Ancestral energy lives in the stars above us, the stones beneath us. Their memory gathers in oceans, rivers and seas. It hums its silent wisdom within the body of every tree.

Wednesday, January 26, 2011

Ancestors for Mindfulness

None of us walk this earth alone.

We all know it. Most of us experience that reality when we run errands or hear the traffic of the apartment dwellers above and below us. But even as our world population is physically expanding and growing, our culture is pushing us towards isolationism. We have more people but our technology is moving towards more automated services. Our world moves so fast that we need help staying on top of things.

When I was a kid, my dad used to chit chat with our mailman and knew all the bank tellers names and stories. They all had families and children that he’d ask after. We couldn’t go shopping with my mother without running into one or two people who knew her. It was a sign to me that the world I was growing into was much bigger than I imagined. Every person my parents knew was one more person with a spouse and children, one more blossoming unit of life that existed like our house did, somewhere in a part of the city I had never been. My childhood taught me that the world was bigger than I could comprehend.

Sometimes it’s hard to care about that fact, much less apply it to the day-to-day of trying to pay bills and feed our families. The world moves faster than most of our brains can keep up with. I work hard, daily, to pay attention to where I’m walking, what I’m saying and to generally be as present in every moment as I can. I do consider it a luxury that I can carve out the time to focus on it. To help with this endeavor, I like to have a tangible reminder of the larger world to give my brain some rest.

I don’t like to forget that the world is full of individuals going through life just like me. Every person matters and deserves kindness and patience. Every individual journey has merit and meaning, and every journey is a thread on the greater web. One of the tools I use towards this mindfulness is one that grows every year. I have a personal calendar I created on my computer that is my Ancestor Calendar. For every date known on my family tree, I marked a name and year down on the appropriate date, notating with ‘b’ for birth and ‘d’ for death.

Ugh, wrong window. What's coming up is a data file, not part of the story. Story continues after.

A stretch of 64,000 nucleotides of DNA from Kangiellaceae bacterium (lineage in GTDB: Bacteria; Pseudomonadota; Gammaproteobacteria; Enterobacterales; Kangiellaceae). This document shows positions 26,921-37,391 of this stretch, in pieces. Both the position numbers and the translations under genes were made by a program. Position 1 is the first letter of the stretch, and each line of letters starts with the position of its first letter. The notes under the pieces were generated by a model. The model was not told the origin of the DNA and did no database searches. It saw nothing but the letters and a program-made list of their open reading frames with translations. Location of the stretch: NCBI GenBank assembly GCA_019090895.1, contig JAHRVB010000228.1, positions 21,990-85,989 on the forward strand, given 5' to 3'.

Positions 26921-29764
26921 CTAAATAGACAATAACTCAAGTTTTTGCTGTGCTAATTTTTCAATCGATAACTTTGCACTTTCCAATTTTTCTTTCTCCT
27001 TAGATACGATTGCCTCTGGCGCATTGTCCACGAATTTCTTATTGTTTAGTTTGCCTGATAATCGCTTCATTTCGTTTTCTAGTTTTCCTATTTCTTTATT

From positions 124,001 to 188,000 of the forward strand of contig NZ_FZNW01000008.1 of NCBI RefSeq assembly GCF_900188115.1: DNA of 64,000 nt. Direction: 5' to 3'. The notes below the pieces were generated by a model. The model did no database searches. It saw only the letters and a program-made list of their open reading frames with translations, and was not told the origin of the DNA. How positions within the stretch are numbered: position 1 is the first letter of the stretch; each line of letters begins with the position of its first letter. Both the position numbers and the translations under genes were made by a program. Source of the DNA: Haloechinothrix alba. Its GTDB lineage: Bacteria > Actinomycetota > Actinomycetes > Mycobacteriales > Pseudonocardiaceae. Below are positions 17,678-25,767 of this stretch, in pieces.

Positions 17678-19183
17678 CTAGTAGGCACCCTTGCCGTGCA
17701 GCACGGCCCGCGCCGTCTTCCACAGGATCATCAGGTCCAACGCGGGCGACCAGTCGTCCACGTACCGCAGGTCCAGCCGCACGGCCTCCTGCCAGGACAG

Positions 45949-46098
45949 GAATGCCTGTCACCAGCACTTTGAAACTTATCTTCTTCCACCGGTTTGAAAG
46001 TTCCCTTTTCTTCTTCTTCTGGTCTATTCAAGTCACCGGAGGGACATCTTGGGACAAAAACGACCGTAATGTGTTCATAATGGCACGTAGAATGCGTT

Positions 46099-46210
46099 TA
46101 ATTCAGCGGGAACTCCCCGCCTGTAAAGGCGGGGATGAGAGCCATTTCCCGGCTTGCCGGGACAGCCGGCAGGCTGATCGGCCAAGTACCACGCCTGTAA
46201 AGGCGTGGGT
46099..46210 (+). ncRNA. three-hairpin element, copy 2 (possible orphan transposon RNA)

Imagine yourself as a seed in the earth and your life as a journey that spirals straight upwards. From an aerial view, the spiral resembles a complete circle. Any point you touch on the circle runs down beneath your finger through multiple levels of the spiral. Beneath your finger lays a chronological record from points of your life connected by one date, a visual interpretation of time from an alternative point of view.

I see my own history as if I were lifting the veils across time at the same fixed point. Every year, on my birthday- whatever else occurs- it is also the same day that Hannah Ann (Treadwell) Eaton died in Michigan in 1884. On Summer Solstice I honor it as the day that Elsie was born, my great-grandmother who was the light of those who loved her. One hundred and forty-five years after the day Ammi Smith was born, his grand-daughter Hattie Eva died, a birth and a death on the same day, over three generations. Or that over the generations of multiple family lines, there were more births in July than any other month. I include the births and passings of people who were family to me, blood or not.

This calendar reminds me that at some point in my life, my feet will stand on the same space of earth that my ancestors trod. I had that sensation the first time I stood in Old City in Philadelphia, my sandals on cobbled streets. I could hear the traffic and I could palpably feel the movement of horse and buggies clopping past me, as if I were that finger touching on multiple events at one moment. Being more aware of the past fleshes out the experience of the present moment and allows me to be more mindful of the footprints I leave on the world for those who will walk it after me.

1 comment:

  1. Your last line, "Being more aware of the past fleshes out the experience of the present moment and allows me to be more mindful of the footprints I leave on the world for those who will walk it after me" is so very important. When I started working at the credit union over a year ago, I printed out a quote and taped it to my computer monitor. It says, "live as if your soul is eternal". Regardless of what one believes or what is the reality of souls, thinking and behaving in this way can do only good for the world.


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